Impotence Drugs Linked Again to Vision Problems
Using Viagra or Cialis could increase a risk for vision loss in men
who have a history of heart attacks or high blood pressure,
Experts have long noted temporary light sensitivity and color vision
problems as possible side effects of the two erectile dysfunction
drugs, which are taken by an estimated 23 million American men and
already carry a vision warning on their labels.
However, this is the first study to highlight serious optic nerve
damage, clinically known as nonarteritic anterior ischaemic optic
neuropathy, or NAION, as a potential side effect.
"For the man who's in good health, our results don't suggest that
there's a problem," said study lead author Gerald McGwin, Jr., an
associate professor with the department of epidemiology and
ophthalmology in the School of Medicine at the University of Alabama
"But, clearly, there is a relationship between the use of Viagra and
this eye condition, and the increased risk seems to be limited to men
who have a history of either hypertension or heart attack," he added.
NAION is estimated to strike up to 6,000 Americans over the age of 40
One quarter of patients who develop the condition in one eye will
eventually develop it in the other. Between 30 percent and 40 percent
of patients eventually recover some of their vision loss, but for most
patients eyesight does not improve, or even gets worse.
For the current study, McGwin and his colleagues reviewed the health
and habits of 78 men who sought care at an ophthalmology clinic in
Alabama between 2000 and 2004.
Half the patients, most of whom were white, were diagnosed with NAION,
while the other half were treated for a range of other eye problems.
Reporting in the current issue of the British Journal of
Ophthalmology, the authors found that patients taking Viagra and/or
Cialis who also had a history of heart attack were almost 11 times
more likely to develop NAION than patients who had no similar heart
history and did not take either medication.
Patients using Viagra or Cialis without any history of heart attack
were at no raised risked for NAION, the researchers added.
Viagra/Cialis patients with a history of high blood pressure were also
seven times more likely to develop NAION, the study found. The authors
stress, however, that the risk for these patients was weaker, only
approaching borderline statistical significance.
And they cautioned that the strength of the observed associations --
if they hold up under future studies -- remains, as yet, unclear.
How might erectile dysfunction drugs like Viagra and Cialis boost eye
risks? McGwin and his team speculate the medications might damage the
head of the optic nerve by increasing levels of a gas called nitric
oxide, normally present in the blood.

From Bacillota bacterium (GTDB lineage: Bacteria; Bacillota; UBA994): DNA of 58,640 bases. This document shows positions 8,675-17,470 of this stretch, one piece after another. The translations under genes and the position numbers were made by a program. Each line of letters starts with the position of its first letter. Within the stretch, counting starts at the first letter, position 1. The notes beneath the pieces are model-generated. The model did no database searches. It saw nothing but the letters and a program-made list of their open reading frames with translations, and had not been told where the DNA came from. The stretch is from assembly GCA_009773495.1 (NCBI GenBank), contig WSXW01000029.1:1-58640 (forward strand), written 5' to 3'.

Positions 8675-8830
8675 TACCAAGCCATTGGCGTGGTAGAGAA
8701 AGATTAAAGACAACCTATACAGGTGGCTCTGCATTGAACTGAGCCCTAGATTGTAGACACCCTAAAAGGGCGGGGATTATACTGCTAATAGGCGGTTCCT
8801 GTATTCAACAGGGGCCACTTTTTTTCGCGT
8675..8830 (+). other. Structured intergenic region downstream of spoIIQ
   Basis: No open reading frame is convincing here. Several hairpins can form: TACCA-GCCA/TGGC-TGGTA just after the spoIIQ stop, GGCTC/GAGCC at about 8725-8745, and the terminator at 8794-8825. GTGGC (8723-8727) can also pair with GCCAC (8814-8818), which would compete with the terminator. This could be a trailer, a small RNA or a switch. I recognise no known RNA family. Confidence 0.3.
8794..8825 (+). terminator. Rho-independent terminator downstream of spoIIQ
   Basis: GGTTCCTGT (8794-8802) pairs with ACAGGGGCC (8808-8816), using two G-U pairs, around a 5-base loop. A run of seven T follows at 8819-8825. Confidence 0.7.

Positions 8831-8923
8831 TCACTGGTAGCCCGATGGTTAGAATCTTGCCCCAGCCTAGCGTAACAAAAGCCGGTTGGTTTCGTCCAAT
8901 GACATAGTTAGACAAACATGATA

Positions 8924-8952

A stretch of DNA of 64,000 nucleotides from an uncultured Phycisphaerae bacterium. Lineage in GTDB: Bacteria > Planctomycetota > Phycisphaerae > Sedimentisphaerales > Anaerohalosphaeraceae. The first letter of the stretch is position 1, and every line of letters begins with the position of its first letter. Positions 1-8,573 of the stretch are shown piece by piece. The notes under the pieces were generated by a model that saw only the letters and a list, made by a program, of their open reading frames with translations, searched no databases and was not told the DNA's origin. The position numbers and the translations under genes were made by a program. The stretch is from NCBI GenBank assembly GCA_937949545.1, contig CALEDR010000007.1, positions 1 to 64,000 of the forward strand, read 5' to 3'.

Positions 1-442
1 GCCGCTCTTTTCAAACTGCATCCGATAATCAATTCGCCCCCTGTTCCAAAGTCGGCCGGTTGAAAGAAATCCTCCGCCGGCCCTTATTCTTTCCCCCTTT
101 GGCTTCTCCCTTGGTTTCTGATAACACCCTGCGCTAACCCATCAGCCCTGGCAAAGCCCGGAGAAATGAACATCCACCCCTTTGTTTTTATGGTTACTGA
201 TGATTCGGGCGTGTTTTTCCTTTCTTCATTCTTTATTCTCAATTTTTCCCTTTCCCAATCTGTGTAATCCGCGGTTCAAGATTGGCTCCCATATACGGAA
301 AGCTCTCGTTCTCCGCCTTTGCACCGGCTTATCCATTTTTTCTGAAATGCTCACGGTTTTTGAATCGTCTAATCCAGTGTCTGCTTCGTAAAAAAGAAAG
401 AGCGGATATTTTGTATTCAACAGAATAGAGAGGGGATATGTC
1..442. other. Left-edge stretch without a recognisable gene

As well, they noted that heart disease, high blood pressure and
diabetes are all risk factors for damage to the optic nerve. Patients
with such medical issues might be already be at high risk for NAION,
and use of anti-impotence drugs could exacerbate the problem.
The researchers concluded that, for now, patients whose medical
background includes heart attacks or high blood pressure should be
informed about the possible connection to NAION when being prescribed
erectile dysfunction medications.
"This is an issue that the FDA is concerned about, and clearly we
found fairly strong evidence," said McGwin. "But I would be cautious
about making clinical recommendations to any patient based on a single
small study that involved less than 100 people [and] that wasn't a
clinical trial. I'm not trying to dismiss what we found. We found a
strong association. But a change in behavior? That's really up to the
patient and his physician."
Dr. Howard D. Pomeranz, from the ophthalmology department at North
Shore Long Island Jewish Health System in Great Neck, N.Y., was the
author of an accompanying editorial on the study and concurred with
McGwin that there should be no rush to judgment on the issue.
"People who are concerned about whether they might be at risk should
discuss it with their physician or ophthalmologist," he said. "And if
anyone has had any visual issues that might be connected to the drugs
they're taking they should check it out," Pomeranz said.
"But, realistically, the number of people who are going to be affected
by this is going to be very small," he stressed. "This should not be a
cause for widespread alarm for people using these drugs. There have
only been several dozen vision cases among the millions who use these
The current finding comes on the heels of a case report of seven
patients released in March 2005 by the University of Minnesota Medical
School. That report also found potential links between erectile
dysfunction drug use and NAION.
In July 2005 the U.S. Food and Drug Administration decided to alter
the labeling of Viagra (sildenafil), Cialis (tadalafil), and a third
drug, Levitra (vardenafil) to warn of possible serious visual side
effects. The labeling also cautioned all patients who experienced
sudden vision loss to cease taking the drugs and seek immediate
In a statement released late last May, Pfizer, the maker of Viagra,
said "a review of 103 Viagra clinical trials involving 13,000 patients
found no reports of non-arteritic anterior ischemic optic neuropathy
(NAION)." The company added that, "there is no evidence showing that
NAION occurred more frequently in men taking Viagra than men of
similar age and health who did not take Viagra."